UFC Hall of Famer Matt Hughes was especially interested in this subject, and asked some tough questions of the scientists — a few of which admittedly they struggled to answer, which lends credence to his line of inquiry. Hughes asked about blows to different parts of the head, and how that impact could affect a fighter differently — a punch straight to the nose may hurt a person differently than say a blow behind the ear even with the same blunt force used. Hughes also asked about a fighter's physical makeup and even DNA playing a factor in how they absorb the punishment. A strike landed at a certain speed in the exact same spot may knockout one fighter, while the other will walk forward like nothing ever happened.
Researches admitted that this is still groundbreaking research only started in 2008, and they will now be taking the information to Las Vegas where they will begin testing on fighters in real, live sparring to see how the mouthpiece works as well as the data they can gather from the process. Quite possibly the scariest statement learned during this seminar was the fact that doctors and scientists admitted that we still don't know much of anything about brain injuries and concussions, and when doctors are making assessments on the sidelines or during fights, it's really just up to a judgment call on how severe the injury just might be.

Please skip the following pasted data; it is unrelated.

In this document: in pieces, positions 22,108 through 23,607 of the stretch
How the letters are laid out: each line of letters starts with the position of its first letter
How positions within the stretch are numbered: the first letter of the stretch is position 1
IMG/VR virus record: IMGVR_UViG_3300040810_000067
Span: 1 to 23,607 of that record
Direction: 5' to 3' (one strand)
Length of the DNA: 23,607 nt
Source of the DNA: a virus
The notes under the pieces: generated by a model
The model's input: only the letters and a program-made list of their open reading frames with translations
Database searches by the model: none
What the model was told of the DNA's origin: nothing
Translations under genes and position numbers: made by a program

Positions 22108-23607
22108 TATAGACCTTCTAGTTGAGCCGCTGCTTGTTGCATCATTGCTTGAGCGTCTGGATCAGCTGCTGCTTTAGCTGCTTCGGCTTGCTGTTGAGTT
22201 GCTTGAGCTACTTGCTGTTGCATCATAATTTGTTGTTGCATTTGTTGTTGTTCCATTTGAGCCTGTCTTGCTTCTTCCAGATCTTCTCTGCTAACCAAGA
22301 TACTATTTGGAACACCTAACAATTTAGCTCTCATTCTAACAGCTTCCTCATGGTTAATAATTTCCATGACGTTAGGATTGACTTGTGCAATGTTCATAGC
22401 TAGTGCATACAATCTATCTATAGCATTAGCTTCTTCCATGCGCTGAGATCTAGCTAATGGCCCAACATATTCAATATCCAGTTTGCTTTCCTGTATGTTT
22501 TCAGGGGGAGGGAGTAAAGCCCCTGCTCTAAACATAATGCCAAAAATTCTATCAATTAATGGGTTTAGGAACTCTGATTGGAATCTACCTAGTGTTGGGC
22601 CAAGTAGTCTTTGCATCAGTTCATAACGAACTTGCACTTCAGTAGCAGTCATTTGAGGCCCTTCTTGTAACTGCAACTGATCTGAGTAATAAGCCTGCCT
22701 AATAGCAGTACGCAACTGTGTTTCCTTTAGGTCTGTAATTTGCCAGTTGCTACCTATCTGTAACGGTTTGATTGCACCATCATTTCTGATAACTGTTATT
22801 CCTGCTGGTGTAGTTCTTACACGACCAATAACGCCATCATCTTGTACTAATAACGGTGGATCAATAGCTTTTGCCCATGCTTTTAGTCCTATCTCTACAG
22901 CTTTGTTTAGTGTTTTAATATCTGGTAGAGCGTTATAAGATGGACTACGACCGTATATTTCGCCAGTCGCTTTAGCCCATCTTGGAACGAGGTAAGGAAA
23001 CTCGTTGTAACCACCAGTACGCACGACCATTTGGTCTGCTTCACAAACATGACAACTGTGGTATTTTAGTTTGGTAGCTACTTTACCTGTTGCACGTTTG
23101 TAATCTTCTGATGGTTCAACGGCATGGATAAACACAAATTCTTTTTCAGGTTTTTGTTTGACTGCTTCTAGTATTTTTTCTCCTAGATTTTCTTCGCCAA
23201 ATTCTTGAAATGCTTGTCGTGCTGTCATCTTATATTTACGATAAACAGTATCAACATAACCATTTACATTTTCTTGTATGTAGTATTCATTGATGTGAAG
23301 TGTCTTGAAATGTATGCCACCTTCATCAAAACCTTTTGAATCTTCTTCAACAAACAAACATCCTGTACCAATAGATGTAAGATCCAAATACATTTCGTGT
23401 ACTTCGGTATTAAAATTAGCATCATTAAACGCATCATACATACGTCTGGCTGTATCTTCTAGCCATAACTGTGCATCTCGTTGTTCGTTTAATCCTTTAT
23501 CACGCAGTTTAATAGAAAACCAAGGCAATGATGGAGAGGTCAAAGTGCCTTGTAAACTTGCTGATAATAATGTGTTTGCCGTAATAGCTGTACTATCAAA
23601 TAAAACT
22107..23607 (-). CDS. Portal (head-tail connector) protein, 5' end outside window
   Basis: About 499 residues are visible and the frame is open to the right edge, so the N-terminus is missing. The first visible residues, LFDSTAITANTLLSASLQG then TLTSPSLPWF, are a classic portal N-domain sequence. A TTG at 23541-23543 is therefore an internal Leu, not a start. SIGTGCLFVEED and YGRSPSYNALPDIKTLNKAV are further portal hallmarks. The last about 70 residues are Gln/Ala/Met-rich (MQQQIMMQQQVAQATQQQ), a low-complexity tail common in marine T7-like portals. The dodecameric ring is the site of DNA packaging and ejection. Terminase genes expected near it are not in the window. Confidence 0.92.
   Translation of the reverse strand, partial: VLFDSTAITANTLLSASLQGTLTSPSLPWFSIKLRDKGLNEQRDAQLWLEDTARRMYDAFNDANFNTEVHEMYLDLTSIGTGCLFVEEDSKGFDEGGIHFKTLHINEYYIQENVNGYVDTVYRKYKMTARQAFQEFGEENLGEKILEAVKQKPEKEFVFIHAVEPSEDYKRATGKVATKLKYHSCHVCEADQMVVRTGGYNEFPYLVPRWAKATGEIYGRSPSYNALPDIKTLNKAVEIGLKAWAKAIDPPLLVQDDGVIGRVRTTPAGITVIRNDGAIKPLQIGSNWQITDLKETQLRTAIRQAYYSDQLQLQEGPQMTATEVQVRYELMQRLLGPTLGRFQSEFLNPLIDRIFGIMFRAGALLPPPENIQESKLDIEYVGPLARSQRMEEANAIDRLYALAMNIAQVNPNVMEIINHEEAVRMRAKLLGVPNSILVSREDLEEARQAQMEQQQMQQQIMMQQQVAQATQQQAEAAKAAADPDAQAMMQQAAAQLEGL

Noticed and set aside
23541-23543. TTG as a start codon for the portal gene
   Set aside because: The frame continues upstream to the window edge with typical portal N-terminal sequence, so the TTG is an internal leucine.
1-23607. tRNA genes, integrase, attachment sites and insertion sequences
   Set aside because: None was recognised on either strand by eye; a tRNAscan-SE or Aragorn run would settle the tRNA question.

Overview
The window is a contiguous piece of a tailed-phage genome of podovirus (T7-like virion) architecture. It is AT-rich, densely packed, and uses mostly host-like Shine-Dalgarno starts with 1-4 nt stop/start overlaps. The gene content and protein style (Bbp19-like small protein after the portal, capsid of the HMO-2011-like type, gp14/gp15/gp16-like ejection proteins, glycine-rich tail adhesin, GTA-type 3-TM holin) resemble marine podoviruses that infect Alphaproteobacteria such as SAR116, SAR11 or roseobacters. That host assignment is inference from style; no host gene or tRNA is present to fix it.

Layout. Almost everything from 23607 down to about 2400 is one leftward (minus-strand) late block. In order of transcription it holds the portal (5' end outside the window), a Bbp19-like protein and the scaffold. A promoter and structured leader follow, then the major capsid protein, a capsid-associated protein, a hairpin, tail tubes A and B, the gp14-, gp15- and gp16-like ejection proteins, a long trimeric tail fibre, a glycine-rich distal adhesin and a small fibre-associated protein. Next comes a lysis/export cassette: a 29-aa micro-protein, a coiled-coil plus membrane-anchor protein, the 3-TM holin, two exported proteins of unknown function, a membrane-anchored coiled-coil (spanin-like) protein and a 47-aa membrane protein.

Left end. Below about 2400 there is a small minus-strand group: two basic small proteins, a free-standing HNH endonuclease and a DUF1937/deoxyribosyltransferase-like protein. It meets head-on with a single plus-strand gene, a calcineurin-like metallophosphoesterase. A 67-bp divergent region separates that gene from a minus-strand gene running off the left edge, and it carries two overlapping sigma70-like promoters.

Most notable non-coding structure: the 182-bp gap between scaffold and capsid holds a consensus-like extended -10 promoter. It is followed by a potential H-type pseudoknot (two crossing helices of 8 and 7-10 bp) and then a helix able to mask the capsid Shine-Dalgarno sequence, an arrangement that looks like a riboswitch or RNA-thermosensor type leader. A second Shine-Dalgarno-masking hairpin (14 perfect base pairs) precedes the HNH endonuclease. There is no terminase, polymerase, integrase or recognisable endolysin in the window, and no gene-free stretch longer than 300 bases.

From that study, we moved into another lab where we saw a state of the art piece of equipment that helps patients in rehabilitation with their balance and hand-eye coordination. Miocic and Hughes participated in the drill, which consisted of a moving platform with a treadmill embedded that would literally run, jump and move as the fighters went through certain testing drills.
The other application exhibited during this visit was a new concussion study application the clinic developed for the iPad. The scientists involved with this project have an application that can be strapped to a patient while they conduct balance tests with patients, as well as several cognitive tests done on the iPad to help judge reaction time, memory and other issues that can happen with a concussion. The idea behind the program is to test athletes before competition begins, and then test them again after suffering a blow to the head that causes a concussion. That way they have a base of information for a person before and after a concussion to help understand the differences, but also judge when an athlete is truly fit enough to continue. In many cases right now as the scientists explained, a fighter or football player or any athlete for that matter could easily lie and say they aren't experiencing any symptoms of a concussion just to get back in the ring again. This test would show definitive proof whether or not they are performing at peak levels or still showing intense signs of a concussion.